How Much Sleep Does My Toddler Need?

a toddler sleeping in bed

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Few topics consume a parent's attention more than getting their toddler to sleep and stay asleep. Parents often wonder: How much sleep does my toddler need? How much do "normal" toddlers sleep? What's the best way to help my toddler get the sleep they need?

If you ask around, you're likely to get wildly divergent answers, especially if you compare notes with other parents. You may also find yourself shocked by the disparity in sleep times—and what it takes to make sleep happen. Some toddlers are racking up 14 or more hours daily, while others scrape by on only 8 or 9 hours.

It can be disheartening to hear about the sleep champs who happily tuck in 14 plus hours of combined contented napping and nighttime slumber, especially if your child is a less robust or cooperative sleeper. Take heart that many parents struggle to get their little one enough sleep—and some kids may just be wired for less sleep or less solid sleep to begin with. Some kids also tend to fall asleep easier, while others seem to fight it. (But that doesn't mean you can't tinker around to try some gentle sleep pattern re-wiring.)

Toddler Sleep Requirements

By and large, nine hours or less of sleep for a toddler who just turned a year old is not enough. Here's why—along with some general sleep guidelines for kids ages 1 to 2. 

12 months: 13 to 15 hours

At a year old, your child should be taking two naps a day with one in the morning and one in the afternoon. The morning nap is typically the shorter of the two, but together those naps should add up to about two to three hours of sleep. In addition, your child should be sleeping about 11 to 12 hours a night. In total, that's a range of 13 to 15 hours of sleep each day.

When you think about that stretch of sleep at night, it's a pretty long one. Think about what time your child naturally wakes up and count backward from there. If your child wakes up at 7 a.m., then your child should be going to bed around 7 or 8 p.m.

This may sound too early for you or me, but for your toddler, it's imperative for optimal health, growth, and development—and stable moods. If you're still skeptical, consider that an earlier bedtime usually doesn't mean that your child will wake earlier; instead, kids will often sleep longer.

18 months: 12 to 14 hours

Around the time your toddler reaches 18 months, they may no longer need two naps a day. You might find that your child is harder to get down for that morning nap or that it's getting shorter and shorter. If so, try moving the nap 15 minutes later every day and then adjusting lunchtime to right before so that you're only doing an afternoon nap.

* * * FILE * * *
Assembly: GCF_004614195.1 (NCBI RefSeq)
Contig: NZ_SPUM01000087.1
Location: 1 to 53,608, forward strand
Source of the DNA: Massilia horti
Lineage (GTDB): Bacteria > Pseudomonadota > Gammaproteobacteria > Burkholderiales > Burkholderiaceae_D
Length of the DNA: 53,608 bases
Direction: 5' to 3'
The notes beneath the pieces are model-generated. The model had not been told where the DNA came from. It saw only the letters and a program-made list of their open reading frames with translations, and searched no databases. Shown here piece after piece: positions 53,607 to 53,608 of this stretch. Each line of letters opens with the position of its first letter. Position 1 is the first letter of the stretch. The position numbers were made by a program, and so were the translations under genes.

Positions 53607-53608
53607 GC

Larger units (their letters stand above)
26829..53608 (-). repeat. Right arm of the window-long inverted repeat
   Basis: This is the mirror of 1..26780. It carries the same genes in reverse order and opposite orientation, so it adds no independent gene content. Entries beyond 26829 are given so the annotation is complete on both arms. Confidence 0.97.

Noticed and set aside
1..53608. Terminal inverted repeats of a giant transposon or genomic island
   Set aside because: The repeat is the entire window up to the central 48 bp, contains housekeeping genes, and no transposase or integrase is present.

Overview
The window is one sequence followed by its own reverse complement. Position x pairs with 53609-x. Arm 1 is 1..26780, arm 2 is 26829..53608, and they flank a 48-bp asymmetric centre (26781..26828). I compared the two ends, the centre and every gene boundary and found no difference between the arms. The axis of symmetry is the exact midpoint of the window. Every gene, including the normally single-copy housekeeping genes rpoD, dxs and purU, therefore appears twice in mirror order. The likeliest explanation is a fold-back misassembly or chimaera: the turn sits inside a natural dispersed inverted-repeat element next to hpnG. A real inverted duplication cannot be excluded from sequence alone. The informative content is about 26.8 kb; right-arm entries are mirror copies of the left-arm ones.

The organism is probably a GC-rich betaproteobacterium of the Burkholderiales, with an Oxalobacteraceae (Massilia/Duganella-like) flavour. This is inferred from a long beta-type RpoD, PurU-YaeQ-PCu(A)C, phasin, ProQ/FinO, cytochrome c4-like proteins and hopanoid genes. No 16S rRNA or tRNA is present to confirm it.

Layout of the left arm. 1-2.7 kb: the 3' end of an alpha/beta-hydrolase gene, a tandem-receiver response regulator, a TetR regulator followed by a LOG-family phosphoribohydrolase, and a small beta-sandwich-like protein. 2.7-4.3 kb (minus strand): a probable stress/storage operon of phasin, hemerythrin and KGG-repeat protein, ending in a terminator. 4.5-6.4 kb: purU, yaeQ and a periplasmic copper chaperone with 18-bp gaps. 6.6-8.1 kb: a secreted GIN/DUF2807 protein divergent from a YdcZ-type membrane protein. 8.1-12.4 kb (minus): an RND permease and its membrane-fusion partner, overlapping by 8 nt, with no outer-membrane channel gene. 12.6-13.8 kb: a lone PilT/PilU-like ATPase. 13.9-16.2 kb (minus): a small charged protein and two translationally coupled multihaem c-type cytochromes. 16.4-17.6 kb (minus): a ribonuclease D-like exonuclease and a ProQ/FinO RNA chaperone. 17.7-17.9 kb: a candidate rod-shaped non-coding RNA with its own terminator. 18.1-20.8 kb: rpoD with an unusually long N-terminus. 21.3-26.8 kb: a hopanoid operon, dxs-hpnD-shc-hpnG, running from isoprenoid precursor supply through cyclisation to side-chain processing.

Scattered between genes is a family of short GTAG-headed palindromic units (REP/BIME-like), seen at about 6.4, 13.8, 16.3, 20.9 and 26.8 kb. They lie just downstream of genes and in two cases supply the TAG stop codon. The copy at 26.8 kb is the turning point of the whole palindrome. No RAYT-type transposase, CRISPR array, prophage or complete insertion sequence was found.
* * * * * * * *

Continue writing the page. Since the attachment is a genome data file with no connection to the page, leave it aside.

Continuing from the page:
If your child was sleeping at 10 a.m. and 2 p.m., for example, the new nap might end up falling around 12 pm to 1:30 p.m. instead. That single nap will probably only be between one to two and a half hours, but lengths will vary quite a bit between toddlers. Nighttime sleep tends to still stay around 11 to 12 hours at this age, bringing the daily total to around 12 to 14 hours.

24 months: 11 to 13 hours

Once your toddler turns 2, their afternoon nap will shorten just slightly to about one to two hours and nighttime sleep will slim down to around 10 to 11 hours. As a result, most 2-year-olds will get around 12 and a half hours of sleep a day.

How to Know If Your Child's Sleep Schedule Is Sufficient

It's important to note that there are some children who will naturally do better on less sleep and there will also be those who will need a lot more to function at their best. The same is true of naps. Some children lose that morning nap earlier than others and do just fine, while other kids stick with two naps or scheduled rest times until well into their second or even third year. The key is to tailor your child's sleep routine to their specific sleep needs.

Pay attention to your child's behavior for hints that they're not getting enough sleep. In general, lack of sleep can result in the following "I need a nap" cues:

  • Excessive crankiness
  • A child who seems clumsier than usual
  • An easily frustrated toddler
  • Difficulty getting to sleep or staying asleep
  • Resistance to waking up in the morning
  • Less alertness than normal
  • Rubbing their eyes

If you see these signs, it's time to take action to realign your child's sleep schedule to address any sleep deficit and get optimal sleep time back on track.

A Word From Verywell

In general, a routinely overtired child may need a sleep overhaul as over time sleep deficits can impact a toddler's health and mood. Plus, as we all know, tired kids tend to have less energy and feel more irritable, which isn't fun for anyone, least of all the tired toddler. Instituting a new sleep schedule to boost dream-time can work wonders.

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